Camborne is a town in Cornwall. This profile of Camborne Trelowarren Street United Methodist Church has been compiled by David Thomas.
Let’s wander just a short distance from the Camborne Bible Christian chapel in Rosewarne Road into Trelowarren Street and today facing us there stands Costa Coffee. Older residents will of course remember it as the Trelowarren Street Methodist Church, opened in 1909. The chapel was built as a United Methodist Church following the 1907 denominational Union of three groups, the Bible Christians, the United Methodist Free Church and the Methodist New Connexion, the latter denomination being a breakaway group from the Wesleyans in 1797.
The new chapel was built in a very grand and attractive Edwardian gothic architectural style, very much in a pseudo ‘Strawberry Hill’ mode and is very appealing to the eye. The front of the acquired site was formerly occupied on the southern side of the street by one of the two fruit shops kept by George Noble which was then pulled down.
The postcard image was taken in 1908 on the occasion of the laying of the chapel foundation memorial stones, following that demolition. Just left of the centre top of the view, in top hat, is the minister, Revd F J Highley Coles. The crowd’s attention is focussed on the stone laying. My own great grandmother Ellen Jane Thomas, nee Branch (1863-1927) is probably among the crowd somewhere as she lived in Moor Street and attended this chapel.
I wonder how many punters of Costa are aware of the rich history and the stupendous architecture that surrounds them as they sip their beverage?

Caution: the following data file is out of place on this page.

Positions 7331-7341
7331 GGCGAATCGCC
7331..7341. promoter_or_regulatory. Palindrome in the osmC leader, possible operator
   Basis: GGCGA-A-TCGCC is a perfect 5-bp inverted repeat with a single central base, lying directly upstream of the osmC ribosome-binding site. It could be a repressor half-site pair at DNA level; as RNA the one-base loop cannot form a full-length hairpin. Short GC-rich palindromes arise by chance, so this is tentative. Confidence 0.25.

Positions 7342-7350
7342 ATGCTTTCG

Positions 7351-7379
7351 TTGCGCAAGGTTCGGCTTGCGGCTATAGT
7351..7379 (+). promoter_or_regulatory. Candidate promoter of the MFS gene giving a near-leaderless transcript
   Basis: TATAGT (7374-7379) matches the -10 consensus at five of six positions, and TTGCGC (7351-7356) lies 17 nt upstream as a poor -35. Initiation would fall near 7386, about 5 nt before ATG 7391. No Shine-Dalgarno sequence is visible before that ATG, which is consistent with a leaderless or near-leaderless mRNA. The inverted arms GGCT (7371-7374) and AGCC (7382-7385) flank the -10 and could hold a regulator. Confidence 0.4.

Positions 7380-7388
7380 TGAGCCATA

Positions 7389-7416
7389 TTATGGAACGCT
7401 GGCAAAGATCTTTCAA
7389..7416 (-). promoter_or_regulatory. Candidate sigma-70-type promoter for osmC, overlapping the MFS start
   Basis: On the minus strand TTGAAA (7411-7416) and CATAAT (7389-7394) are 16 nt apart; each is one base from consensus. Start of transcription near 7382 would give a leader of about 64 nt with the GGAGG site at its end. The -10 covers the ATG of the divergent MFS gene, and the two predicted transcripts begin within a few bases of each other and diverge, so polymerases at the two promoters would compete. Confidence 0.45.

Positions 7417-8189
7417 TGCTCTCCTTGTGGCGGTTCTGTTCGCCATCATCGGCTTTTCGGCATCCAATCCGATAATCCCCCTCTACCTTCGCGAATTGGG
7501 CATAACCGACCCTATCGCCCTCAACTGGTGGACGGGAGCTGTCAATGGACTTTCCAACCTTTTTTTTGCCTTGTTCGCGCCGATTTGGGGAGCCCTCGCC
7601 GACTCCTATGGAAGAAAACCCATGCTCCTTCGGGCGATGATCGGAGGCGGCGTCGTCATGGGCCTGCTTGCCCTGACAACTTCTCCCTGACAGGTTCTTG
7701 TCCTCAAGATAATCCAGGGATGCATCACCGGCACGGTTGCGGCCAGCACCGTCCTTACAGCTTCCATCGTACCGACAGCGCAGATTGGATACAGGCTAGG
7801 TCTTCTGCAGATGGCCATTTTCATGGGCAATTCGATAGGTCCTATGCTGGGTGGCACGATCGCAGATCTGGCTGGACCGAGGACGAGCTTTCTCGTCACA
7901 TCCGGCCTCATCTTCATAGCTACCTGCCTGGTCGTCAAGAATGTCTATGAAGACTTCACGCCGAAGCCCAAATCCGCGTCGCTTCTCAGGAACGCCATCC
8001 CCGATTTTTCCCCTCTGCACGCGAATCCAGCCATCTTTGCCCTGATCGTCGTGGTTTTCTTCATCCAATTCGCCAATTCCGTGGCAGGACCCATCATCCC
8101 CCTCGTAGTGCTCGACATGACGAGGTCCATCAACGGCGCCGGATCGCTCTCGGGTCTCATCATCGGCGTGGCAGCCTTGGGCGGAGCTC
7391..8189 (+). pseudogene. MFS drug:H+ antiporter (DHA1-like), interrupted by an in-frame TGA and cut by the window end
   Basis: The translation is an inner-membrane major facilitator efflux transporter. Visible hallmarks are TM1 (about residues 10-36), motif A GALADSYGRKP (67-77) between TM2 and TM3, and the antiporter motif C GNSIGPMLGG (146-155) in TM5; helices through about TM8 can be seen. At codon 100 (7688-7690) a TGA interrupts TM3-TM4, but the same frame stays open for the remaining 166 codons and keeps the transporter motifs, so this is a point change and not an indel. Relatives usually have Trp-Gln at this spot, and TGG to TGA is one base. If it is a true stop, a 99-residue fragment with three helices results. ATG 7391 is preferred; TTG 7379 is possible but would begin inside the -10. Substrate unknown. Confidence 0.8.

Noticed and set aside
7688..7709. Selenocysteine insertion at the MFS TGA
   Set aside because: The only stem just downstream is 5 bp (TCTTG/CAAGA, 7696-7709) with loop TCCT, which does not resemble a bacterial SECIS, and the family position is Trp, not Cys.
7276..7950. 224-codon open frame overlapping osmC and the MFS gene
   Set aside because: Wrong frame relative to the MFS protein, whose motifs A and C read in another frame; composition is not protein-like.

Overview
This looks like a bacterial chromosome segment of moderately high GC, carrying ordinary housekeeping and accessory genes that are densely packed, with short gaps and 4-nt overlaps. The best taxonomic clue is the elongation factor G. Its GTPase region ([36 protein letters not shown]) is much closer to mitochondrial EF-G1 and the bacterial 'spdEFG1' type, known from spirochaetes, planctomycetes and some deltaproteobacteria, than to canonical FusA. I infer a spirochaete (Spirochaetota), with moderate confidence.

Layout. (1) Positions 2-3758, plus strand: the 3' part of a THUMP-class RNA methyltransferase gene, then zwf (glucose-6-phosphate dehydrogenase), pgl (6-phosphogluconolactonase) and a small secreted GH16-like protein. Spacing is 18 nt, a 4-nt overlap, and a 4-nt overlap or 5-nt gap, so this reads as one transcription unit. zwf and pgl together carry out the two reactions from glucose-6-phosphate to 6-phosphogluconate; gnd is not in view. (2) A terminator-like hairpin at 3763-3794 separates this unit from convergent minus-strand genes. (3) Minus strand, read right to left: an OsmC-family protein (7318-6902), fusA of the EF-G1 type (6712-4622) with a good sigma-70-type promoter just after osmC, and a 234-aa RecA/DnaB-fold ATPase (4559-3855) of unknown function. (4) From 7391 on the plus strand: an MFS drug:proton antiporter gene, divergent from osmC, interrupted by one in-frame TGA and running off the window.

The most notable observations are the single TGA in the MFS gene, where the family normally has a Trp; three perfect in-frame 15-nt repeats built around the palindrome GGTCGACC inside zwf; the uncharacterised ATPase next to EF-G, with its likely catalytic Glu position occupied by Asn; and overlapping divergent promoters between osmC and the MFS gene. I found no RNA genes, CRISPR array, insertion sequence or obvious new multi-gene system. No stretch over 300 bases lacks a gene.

There is however much more to be learned about the complicated Nonconformist religious history of this narrow oblong site that stretches back to Gas Street in a southerly direction and more will be revealed in due course.
The opening day of many chapels was not often recorded photographically, as many of them were constructed before the days of commercial photography became more common. However, Trelowarren Street chapel at Camborne was the last chapel built in the town in 1909 and was sometimes known locally as ‘new chapel’. Here we see the chapel congregation in the forecourt on that very special occasion in that year. The minister, Revd F J Highley Coles is in the back row towards the top right. One of the chapel forms has been brought outside and placed on the pavement for five of the younger female adherents to sit on. This is very much a staged commemorative photograph by a professional photographer, though his name is not on the back of the postcard and to take the picture he must have placed his heavy glass plate camera right in the middle of Trelowarren Street where there were tram lines and much horse drawn traffic! There were no instant mobile phone shots 111 years ago!
Among local families in the early days who supported this chapel were the Banfield and Sowell families. The Banfields were tailors and the Sowells grocers, the latter having a shop only a few doors west of the chapel in Trelowarren Street. The people cluster around the fine granite gate posts, which have fortunately survived into the 21st century.
A lovely postcard image of Trelowarren Street chapel, Camborne by W J Caddy of Redruth in about 1910 and just after it was completed in 1909. I call this ‘pepperpot’ Gothic par excellence!! The quality of the granite facade is a fine example of the stonemason’s skill and we see the building with its original heavy doors and gothic railings. Everything looks very neat and tidy. The forecourt was formerly the site of George Noble’s fruit shop.
After the construction of this chapel the town of Camborne then possessed two large United Methodist chapels (this one and North Parade) and two large Wesleyan ones (Wesley and Centenary). Not many Cornish towns could boast that, with the possible exception of Penzance.